The other day I had a wonderful chat with a friend of mine who is a Lay Cistercian and who regularly makes retreats at the monastery where I work. As Lay Cistercians, we have a unique perspective on monastic spirituality and what it can mean for those of us who are not, and not called to be, monks. Lay Cistercians, incidentally, are like Benedictine Oblates, Secular Franciscans, or Third Order Carmelites: people who are not called to the consecrated religious life, but who are nonetheless drawn to it. As its name implies, Lay Cistercians are laypeople, most of us married with ordinary jobs and lives “in the world,” who nevertheless find that the culture and spirituality of monasticism has a real and significant role to play in our ongoing formation as Christians. We are not “monk wanna-bes” so much as we function as a kind of ambassador or translator, who interfaces with both the monastic community and the world at large, drinking deeply from the monastic well as a way to nourish the good life we have been called to live, outside the monastic cloister.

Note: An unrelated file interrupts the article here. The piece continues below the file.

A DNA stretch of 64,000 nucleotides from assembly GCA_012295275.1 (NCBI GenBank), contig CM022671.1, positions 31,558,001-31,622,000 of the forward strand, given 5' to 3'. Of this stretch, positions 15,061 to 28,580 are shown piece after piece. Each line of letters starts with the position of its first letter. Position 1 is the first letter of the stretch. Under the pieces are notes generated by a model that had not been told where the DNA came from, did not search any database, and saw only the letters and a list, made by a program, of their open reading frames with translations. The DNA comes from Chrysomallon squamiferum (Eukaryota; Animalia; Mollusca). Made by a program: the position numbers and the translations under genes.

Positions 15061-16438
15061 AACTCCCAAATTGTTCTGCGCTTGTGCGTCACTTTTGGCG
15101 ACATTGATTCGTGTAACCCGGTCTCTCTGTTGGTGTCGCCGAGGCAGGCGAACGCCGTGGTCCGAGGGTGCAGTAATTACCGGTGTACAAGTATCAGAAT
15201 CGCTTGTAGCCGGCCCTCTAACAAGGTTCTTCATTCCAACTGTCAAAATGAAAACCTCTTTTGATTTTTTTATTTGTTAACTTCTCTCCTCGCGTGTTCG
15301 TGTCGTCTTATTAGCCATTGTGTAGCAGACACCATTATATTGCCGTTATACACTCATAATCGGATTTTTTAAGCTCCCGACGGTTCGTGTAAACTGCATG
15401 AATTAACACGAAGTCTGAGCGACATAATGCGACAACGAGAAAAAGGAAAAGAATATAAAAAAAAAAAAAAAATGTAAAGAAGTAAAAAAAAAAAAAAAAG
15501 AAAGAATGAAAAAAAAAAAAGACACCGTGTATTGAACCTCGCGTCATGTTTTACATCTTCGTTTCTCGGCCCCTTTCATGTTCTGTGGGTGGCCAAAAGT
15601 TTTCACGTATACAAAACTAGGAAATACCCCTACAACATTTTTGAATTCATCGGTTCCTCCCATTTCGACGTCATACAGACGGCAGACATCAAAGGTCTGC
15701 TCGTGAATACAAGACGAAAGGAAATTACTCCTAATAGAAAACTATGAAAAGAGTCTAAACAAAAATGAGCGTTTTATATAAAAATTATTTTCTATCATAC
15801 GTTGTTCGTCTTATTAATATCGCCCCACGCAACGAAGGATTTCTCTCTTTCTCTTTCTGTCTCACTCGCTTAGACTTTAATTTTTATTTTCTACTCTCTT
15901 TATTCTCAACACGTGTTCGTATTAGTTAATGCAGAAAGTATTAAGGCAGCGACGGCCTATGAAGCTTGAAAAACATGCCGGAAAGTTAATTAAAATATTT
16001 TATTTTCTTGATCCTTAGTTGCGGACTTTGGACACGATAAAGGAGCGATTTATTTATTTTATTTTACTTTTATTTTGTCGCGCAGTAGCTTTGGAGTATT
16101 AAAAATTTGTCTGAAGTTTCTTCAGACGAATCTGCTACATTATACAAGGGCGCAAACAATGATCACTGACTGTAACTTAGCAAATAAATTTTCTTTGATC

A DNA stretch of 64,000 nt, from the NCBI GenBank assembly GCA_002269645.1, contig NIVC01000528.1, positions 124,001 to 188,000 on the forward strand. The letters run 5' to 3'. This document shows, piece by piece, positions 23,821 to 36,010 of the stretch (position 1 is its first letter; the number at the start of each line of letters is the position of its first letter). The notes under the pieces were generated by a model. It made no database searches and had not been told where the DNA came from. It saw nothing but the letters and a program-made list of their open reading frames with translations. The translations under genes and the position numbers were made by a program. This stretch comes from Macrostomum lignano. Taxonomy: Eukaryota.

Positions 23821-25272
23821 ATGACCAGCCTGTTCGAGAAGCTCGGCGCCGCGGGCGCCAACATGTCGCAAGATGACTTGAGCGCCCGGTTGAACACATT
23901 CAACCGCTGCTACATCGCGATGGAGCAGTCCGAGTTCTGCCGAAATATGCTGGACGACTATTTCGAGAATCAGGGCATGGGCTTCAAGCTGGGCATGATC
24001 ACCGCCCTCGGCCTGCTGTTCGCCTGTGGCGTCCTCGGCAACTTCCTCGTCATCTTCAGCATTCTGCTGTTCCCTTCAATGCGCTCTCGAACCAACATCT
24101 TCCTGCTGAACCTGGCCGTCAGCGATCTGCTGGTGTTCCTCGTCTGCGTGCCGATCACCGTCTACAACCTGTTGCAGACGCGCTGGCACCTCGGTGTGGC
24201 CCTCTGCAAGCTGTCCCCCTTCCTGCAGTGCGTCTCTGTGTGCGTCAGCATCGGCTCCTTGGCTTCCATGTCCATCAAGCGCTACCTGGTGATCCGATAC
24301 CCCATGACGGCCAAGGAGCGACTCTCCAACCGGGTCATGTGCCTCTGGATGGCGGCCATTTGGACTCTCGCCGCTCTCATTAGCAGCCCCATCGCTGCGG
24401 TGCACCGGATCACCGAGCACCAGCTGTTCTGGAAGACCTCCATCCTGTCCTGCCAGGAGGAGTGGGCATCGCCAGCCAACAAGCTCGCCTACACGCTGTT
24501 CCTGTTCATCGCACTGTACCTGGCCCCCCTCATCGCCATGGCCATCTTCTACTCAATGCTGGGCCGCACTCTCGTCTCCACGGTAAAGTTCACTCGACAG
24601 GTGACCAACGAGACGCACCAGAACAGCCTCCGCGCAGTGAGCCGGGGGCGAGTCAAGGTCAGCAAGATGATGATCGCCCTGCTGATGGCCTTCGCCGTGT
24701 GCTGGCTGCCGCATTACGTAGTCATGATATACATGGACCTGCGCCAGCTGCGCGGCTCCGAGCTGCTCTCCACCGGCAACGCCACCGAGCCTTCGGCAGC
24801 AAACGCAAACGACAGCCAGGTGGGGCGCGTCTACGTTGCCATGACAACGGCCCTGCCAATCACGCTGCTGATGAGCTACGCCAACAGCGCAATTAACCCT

So Lay Cistercians, as much as we are able, try to integrate various elements of the monastic way of life into our own Christian journey. Practices such as lectio divina or the recitation of at least part of the Liturgy of the Hours anchor our daily spirituality. But perhaps even more important than the things we try to do are the charisms by which we hope the Holy Spirit will shape us into who we are. The Cistercian charisms include such qualities as the love of silence, solitude, stability and simplicity; living and praying in a contemplative manner; joyfully embracing the challenges of humility, obedience (to Christ), and continual repentance; and embracing the Holy Rule of St. Benedict as a guide for living — adapted, of course, for life outside the monastery; but part of the genius of the Rule is its very adaptability.